Coworking spaces can be generally spotted in big cities; they are considered to be things of busy streets of crowded cities. The idea of coworking spaces has been trending in metropolitan areas and urban cities for a quite long time. But, soon we will be able to witness the concept of Coworking Space in the himalayas. Pankhasari Retreat is all set to create a breathtakingly beautiful coworking space in the Himalayas over the tea estates and crop plantations.
Italian Architecture Firm Planning to Build A Sustainable Coworking Space in the Himalayas
The firm Carlo Ratti Associati has planned to build Pankhasari Retreat, which will be located in the Darjeeling region of West Bengal, India. The retreat will be surrounded by the picturesque delight of the beauty of the region; sandwiched between a swift river and an expressive waterfall.
The project which broke the ground last August, is developed in partnership with architect Michele Bonino from Turin, Italy, along with a team of more than 20 professionals. The retreat will soon be constructed, taking the help of some local craftsmen and using some local materials including stones, teak and the native Indian Rosewood (sissoo) to infuse a local touch.
Local architecture of the area favors large verandas and overhangs, typical of the region, offering natural cooling, ventilation and shading. All these elements of local architecture will be incorporated into the design and structure of the retreat.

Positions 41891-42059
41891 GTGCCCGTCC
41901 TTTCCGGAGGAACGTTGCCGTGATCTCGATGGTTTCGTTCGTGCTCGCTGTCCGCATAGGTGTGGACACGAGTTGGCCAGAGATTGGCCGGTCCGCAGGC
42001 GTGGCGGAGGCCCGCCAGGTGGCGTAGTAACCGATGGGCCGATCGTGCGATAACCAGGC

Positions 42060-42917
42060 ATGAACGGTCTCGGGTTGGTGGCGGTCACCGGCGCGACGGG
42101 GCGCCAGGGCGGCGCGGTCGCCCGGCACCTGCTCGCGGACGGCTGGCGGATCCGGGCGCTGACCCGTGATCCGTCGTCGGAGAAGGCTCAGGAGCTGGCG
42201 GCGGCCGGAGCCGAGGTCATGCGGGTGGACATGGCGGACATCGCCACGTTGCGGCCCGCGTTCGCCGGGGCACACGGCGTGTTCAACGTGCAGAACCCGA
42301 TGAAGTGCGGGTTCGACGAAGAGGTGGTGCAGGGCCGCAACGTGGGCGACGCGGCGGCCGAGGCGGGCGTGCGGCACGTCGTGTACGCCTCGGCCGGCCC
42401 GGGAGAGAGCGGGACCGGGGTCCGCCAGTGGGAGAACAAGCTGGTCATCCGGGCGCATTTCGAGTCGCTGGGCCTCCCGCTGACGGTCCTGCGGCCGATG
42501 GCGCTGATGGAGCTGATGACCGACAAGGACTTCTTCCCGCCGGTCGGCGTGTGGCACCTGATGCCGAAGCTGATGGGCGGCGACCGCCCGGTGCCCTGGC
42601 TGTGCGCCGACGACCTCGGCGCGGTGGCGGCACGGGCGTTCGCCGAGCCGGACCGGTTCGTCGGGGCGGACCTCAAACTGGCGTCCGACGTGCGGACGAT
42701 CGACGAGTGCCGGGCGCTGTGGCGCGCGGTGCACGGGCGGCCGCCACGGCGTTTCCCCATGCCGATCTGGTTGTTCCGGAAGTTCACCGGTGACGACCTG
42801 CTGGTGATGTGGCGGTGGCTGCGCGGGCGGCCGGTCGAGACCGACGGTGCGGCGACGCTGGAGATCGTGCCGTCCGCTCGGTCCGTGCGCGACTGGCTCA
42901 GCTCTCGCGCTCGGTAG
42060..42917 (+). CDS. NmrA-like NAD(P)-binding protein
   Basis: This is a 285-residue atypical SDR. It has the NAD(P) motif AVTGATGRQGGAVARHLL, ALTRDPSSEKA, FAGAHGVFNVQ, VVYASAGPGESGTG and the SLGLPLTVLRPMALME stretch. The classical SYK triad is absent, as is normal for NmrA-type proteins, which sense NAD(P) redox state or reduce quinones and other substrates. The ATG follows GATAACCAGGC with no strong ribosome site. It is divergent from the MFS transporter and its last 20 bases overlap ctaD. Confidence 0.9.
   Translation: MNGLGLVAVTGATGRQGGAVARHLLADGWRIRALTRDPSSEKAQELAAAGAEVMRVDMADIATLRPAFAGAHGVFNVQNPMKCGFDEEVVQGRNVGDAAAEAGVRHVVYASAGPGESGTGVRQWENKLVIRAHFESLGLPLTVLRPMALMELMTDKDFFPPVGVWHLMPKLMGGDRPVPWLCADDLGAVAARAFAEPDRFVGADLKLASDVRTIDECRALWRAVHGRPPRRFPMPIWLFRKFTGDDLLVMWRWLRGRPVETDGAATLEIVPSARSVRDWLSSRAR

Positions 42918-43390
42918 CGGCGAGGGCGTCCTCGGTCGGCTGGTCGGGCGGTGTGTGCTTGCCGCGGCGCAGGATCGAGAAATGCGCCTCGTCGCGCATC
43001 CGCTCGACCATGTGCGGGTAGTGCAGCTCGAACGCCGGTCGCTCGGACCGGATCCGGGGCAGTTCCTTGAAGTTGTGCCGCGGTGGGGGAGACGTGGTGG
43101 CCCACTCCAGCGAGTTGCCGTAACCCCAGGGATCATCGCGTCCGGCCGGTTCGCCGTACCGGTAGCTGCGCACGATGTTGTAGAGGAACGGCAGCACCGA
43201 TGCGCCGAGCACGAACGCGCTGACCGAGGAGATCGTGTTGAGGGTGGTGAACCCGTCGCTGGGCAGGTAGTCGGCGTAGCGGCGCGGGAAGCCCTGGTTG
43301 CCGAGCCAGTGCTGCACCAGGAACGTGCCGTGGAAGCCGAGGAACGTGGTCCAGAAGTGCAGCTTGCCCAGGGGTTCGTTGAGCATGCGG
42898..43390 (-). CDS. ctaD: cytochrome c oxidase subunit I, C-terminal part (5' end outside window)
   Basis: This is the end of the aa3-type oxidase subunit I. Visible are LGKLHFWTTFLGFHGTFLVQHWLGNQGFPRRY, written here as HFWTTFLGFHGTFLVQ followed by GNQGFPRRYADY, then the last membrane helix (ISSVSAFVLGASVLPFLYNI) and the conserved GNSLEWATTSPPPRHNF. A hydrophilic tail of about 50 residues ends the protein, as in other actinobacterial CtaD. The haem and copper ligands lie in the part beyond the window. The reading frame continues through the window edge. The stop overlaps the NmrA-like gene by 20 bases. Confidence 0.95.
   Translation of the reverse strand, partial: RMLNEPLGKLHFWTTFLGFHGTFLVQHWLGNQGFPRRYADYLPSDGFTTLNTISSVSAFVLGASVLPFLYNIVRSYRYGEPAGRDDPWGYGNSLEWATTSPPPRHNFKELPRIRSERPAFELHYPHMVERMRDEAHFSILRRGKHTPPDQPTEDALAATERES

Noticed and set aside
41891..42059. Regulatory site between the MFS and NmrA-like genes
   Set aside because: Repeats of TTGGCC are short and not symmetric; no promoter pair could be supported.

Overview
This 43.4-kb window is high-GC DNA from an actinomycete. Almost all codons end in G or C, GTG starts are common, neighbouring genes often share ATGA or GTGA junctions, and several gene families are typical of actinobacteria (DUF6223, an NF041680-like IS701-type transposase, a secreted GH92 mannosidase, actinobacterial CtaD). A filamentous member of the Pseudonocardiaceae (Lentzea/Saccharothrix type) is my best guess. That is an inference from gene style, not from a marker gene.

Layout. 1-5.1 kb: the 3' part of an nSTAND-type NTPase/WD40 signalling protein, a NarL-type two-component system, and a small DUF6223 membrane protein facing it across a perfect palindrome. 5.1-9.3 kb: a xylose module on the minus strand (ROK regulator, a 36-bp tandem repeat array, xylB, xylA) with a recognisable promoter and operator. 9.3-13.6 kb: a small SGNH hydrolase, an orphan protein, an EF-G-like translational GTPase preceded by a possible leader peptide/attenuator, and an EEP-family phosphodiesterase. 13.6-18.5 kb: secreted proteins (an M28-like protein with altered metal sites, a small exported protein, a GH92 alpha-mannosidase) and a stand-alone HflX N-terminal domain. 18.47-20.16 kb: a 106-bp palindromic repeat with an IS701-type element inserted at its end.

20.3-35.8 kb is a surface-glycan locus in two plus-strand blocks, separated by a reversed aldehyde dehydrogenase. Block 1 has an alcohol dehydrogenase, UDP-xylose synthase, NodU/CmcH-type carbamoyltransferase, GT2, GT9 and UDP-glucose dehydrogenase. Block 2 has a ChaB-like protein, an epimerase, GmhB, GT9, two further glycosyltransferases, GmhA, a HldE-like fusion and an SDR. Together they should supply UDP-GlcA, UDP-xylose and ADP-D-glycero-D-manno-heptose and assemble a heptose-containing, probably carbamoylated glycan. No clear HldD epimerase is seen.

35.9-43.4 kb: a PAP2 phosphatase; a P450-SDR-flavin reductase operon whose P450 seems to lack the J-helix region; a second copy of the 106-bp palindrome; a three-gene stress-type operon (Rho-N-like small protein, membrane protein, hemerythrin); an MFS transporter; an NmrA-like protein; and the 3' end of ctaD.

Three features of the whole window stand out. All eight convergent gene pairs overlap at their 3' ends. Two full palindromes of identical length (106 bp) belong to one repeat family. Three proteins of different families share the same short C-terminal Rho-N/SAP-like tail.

CoLiving & Coworking in Wonderful Solitude
The retreat will be made up of several residential units, each of which will able to put up three to four people in two bedrooms. The units will also contain a communal living area, a studio, a kitchen, and two bathrooms. Other facilities such as teleworking and internet are also taken into consideration and will be managed very well. While the teleworking services will be built onsite, internet on the other hand, will be provided via satellite.
The retreat aims to promote co-working patterns along with the idea, which leads to a sustainable way of inhabiting the world. According to the architects, the building of the retreat in the Himalayas expands further the concept of international living and working, while reducing the gap between local and global communities.